The nice and compact Nook has been opened up to public by Barnes and Noble just the day afterKobo served up a new touch screen e-readerpriced at $129.99. Nook is seriously shorter and squatter compared to the Kindle reader. However the soft touch paint coating on the outside shows finger smudges, even though it gives a smooth rubberish finish to the device. The device has a touch screen with Neonode ‘responsive’ zForce infrared touch technology. The device runs on the modified version of Android 2.1, but the downside is that there are no apps available as of now.
The device is just a simple e-reader, which can read pdf files but not doc files. There is no room for media files either; you cannot listen to mp3 music files. A web browser is also not available. This means that the device is simply designed for ‘reading only’ using which you can read pdf ebooks, magazines and other documents in pdf format. On a comparison with the screen of Kindle, both the screens look just the same because they have the same Pearl e-ink screen. Texts appear pretty much the same on both the screens but Nook has some extra choices of fonts.
Nook has some cool social elements integrated to it via the Nook Friends feature. You can share what you are reading with a list of your friends. You can lend your ebooks (like sharing) to your friends and can also request books to read lendable books from your friends (though the books have to be ‘lendable’ for this feature to work, because that is decided by the publishers). You can also share what you are reading via Twitter and Facebook using the hooks Nook offers; you can also post updates on highlighted passages.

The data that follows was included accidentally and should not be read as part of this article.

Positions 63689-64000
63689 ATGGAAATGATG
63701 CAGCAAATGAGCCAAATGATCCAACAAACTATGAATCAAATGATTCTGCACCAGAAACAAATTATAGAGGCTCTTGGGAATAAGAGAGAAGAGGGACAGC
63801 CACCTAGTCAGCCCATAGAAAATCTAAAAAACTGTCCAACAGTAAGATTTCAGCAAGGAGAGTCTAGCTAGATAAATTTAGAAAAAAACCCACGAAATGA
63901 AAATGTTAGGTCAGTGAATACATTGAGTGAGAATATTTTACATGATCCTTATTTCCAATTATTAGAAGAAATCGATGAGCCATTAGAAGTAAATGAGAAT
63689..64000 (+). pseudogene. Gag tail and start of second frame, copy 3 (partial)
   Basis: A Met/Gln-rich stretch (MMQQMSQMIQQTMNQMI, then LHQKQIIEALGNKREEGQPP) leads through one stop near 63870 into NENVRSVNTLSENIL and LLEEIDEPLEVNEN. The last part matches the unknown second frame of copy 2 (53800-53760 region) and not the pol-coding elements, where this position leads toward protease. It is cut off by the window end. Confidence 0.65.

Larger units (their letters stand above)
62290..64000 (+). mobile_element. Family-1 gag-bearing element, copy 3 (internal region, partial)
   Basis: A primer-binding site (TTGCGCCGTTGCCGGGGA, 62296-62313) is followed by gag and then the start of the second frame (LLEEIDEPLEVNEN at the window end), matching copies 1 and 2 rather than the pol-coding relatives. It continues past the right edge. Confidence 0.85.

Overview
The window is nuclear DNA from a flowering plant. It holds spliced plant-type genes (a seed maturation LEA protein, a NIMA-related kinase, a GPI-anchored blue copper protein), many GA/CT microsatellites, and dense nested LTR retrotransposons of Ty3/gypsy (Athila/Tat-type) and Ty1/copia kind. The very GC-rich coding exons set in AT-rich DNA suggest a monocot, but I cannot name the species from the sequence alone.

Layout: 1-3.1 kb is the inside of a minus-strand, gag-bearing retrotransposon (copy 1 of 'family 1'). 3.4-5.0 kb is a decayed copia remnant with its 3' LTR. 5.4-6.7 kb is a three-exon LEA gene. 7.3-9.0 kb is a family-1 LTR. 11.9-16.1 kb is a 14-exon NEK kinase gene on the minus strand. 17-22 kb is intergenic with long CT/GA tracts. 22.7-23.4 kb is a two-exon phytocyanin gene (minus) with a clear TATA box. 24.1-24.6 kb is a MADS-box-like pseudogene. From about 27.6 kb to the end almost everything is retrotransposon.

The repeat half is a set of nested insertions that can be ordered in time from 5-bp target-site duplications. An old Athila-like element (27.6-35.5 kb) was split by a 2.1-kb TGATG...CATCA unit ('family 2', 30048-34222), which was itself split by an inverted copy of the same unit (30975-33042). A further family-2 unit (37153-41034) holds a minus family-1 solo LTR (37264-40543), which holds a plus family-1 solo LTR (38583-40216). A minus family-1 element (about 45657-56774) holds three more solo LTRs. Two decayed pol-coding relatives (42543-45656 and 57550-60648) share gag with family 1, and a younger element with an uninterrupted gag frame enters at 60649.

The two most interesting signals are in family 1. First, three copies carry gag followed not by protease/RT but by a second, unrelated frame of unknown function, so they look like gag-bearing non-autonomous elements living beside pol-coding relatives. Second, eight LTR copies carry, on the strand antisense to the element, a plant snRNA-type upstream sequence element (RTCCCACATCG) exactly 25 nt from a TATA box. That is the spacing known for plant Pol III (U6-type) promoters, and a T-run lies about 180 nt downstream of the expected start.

The user interface is very elegant and makes it very comfortable and apt for reading. The device has a built-in dictionary and if you simply tap on a word you can get its definition. There is a little directional/navigation button using which you can navigate through the menus and can also make a selection by pressing the button. The device uses infrared touch technology – there are small infrared sensors around the border of the device which can sense the position of your touch on the screen. Since the sensor is infrared based, you don’t actually have to touch the screen. The sensor can sense your finger just a hair over the screen and the response is clean.
Both, the new Nook the Kindle Wi-Fi come at $139. But there won’t be a ‘Nook with special offers’ at a lower price, so don’t expect that. While Kindle with special offers come at $25 less compared to the new Nook (which is $139). Kindle could beat Nook on this feature since it still prevails as an excellent e-Reader which is appreciated as an easy-to-use device with no touch screen. But if you are laying your hands on a touch screen phone for the whole day, handling Nook won’t be a problem. Nook’s battery life (with Wi-Fi turned off) is almost double like that of the Kindle Wi-Fi – upto two months.
Well, taking into account of all the features and the price, the new Nook could be a better buy for some while the others could still prefer Kindle. It is all a matter of preference. By the way, the new Nook is open for preorder now and can ship on June 10th.
Cross Posted From VT's Tech Blog